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A Lamed Vav-nik Learns and Teaches:A Long-time Advocate for Equality in Education

09/04/2018 05:23:58 PM


Rabbi Jonathan Biatch

The world is blessed, because there are, at any moment in time, 36 righteous souls who quietly yet efficiently, prevent the world from falling into ruin by bringing wholeness to our world. These individuals are called lamed vav-niks because the number 36 is presented in our sacred literature as Lamed Vav. Here is a story about one of these righteous people.
The rabbis of the Talmud taught that the first human being was created as a single person to show forth the greatness of God, the Ruler Who is beyond all Rulers. When a human ruler like the Roman Emperor (who was indeed the ruler in the Talmudic era) mints many coins from one mold, they all look the same. God, on the other hand, shaped all human beings in the Divine Image, and yet not one of them resembles another. To remind us that true equality must exist within humanity is the task of this lamed vav-nik.
Linda Brown died in March 2018, 67 years after she was prevented from enrolling in a segregated Kansas school district in 1951. Three years later, in 1954, her experience helped the Supreme Court to strike down Jim Crow segregation in all American schools.
“The fight of Linda Brown and her father led to the SCOTUS decision entitled Brown v Board of Education, setting the stage for students like me to avoid the kind of discrimination she suffered,” tweeted Rolling Stone’s Jamil Smith. “I’ll always argue that she was one of the most important Americans who ever lived.”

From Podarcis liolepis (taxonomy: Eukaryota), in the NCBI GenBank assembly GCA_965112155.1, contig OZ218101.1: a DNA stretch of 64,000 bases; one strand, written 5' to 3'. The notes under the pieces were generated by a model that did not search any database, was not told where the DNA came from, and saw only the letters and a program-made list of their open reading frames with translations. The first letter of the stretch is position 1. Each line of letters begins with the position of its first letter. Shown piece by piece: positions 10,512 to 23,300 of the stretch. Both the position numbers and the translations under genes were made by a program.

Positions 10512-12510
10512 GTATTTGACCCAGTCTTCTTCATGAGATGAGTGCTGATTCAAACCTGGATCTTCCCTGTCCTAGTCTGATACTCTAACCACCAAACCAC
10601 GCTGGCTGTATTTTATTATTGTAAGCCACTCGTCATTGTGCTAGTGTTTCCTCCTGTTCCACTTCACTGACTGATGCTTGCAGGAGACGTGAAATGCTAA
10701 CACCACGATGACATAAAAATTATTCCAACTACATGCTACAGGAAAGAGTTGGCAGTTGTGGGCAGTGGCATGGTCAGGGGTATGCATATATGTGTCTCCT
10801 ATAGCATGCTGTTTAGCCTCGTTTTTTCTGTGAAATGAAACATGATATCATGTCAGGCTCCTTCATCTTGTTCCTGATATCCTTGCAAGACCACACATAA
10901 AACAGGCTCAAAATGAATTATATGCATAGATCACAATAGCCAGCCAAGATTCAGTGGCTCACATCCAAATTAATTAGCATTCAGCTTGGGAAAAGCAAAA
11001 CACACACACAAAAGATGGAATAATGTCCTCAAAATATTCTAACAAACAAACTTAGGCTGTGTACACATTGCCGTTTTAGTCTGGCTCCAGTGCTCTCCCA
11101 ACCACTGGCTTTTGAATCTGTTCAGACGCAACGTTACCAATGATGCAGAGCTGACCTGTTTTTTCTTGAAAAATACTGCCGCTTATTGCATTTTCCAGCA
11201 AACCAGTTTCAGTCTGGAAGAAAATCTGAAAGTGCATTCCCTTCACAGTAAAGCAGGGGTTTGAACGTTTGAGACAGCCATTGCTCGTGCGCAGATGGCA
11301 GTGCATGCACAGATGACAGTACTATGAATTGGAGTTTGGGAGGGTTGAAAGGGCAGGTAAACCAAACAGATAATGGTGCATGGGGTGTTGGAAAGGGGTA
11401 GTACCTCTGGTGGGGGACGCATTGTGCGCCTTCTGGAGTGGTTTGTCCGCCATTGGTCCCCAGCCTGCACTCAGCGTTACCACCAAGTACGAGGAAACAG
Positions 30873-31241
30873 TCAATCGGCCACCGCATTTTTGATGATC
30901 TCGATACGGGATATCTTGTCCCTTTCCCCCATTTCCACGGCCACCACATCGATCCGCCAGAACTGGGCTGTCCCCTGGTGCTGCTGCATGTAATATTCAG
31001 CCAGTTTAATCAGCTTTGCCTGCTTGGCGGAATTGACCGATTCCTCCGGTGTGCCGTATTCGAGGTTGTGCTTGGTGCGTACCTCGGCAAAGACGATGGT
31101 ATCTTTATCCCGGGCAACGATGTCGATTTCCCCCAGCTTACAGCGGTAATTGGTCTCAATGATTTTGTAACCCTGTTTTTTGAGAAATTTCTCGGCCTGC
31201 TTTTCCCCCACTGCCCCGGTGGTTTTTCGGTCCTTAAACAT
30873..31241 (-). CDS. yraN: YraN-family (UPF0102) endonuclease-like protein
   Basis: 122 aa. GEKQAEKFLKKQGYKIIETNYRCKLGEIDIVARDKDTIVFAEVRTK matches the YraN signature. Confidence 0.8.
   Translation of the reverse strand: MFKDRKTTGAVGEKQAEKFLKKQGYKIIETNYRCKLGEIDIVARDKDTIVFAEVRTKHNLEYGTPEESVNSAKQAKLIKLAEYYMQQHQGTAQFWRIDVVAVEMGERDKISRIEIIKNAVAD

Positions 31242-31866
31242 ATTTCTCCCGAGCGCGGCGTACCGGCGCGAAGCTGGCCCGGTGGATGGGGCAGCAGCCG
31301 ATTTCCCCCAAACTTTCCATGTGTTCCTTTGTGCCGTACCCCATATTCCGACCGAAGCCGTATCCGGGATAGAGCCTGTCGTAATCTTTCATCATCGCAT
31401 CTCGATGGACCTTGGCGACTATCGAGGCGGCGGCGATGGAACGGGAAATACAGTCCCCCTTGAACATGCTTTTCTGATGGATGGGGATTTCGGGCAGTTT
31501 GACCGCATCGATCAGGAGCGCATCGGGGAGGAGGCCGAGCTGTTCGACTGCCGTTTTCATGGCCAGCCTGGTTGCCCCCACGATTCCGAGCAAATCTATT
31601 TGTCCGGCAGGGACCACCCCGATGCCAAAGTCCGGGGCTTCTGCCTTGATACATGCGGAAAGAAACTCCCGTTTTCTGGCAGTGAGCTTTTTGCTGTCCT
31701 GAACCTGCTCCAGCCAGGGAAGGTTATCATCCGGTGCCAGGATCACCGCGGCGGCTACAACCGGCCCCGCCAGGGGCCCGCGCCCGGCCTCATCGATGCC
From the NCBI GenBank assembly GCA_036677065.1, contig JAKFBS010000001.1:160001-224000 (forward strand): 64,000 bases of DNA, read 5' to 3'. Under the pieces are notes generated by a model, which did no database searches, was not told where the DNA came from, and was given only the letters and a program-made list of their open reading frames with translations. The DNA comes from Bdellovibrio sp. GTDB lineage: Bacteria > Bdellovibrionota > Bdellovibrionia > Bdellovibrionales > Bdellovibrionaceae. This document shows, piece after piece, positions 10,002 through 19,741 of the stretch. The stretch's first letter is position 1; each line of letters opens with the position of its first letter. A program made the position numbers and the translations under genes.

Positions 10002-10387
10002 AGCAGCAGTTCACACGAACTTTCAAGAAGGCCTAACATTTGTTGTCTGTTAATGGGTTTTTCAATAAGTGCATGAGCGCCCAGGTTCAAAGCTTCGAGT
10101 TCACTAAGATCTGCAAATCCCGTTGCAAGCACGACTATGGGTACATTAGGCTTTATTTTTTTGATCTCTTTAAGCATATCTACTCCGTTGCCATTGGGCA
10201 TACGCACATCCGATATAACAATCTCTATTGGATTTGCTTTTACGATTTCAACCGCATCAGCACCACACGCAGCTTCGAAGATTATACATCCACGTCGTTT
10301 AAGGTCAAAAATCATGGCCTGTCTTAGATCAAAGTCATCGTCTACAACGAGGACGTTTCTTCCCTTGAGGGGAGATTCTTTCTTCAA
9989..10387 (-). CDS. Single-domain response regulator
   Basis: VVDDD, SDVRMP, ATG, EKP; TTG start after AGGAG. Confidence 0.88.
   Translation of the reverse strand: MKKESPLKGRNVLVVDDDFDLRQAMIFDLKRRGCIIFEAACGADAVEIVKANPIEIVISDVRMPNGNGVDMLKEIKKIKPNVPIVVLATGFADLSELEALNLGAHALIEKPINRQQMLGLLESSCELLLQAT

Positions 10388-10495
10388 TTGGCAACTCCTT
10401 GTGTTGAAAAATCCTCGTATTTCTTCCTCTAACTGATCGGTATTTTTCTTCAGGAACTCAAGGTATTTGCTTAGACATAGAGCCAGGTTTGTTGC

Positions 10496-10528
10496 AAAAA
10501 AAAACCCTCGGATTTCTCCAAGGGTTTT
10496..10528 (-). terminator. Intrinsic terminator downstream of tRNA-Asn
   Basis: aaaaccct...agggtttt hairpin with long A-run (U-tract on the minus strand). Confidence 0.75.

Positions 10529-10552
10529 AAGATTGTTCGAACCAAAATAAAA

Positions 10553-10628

Linda Brown was a reserved young woman propelled into prominence in connection with this Supreme Court decision ending school segregation. The Brown family long has emphasized the importance many plaintiffs played in Brown v. Board, saying their family has been given an outsized starring role.
Linda’s father, Oliver Brown, was rejected when attempting to enroll his third-grader in an all-white school in Topeka. The Topeka school district maintained 18 elementary schools for white children and four for black children.
Oliver Brown responded by joining a dozen other plaintiffs in a legal challenge of segregated schooling in Kansas. Cases from the District of Columbia and four states — South Carolina, Virginia, Delaware and Kansas — were consolidated into Brown v Board of Education. And the Supreme Court ruled unanimously in 1954 that “separate but equal” schools violated the equal protection clause of the 14th Amendment to the Constitution.
In 1979, Linda Brown, now with her own children in integrated Topeka schools, became a plaintiff in a resurrected version of Brown, which still had the same title. The plaintiffs sued the school district again for not following through with desegregation. She won this case as well.
For her tenacity in securing the blessings of equality and liberty for herself and for others, she might have been one of our lamed vav-niks.
You can learn more about Linda Brown by going to:

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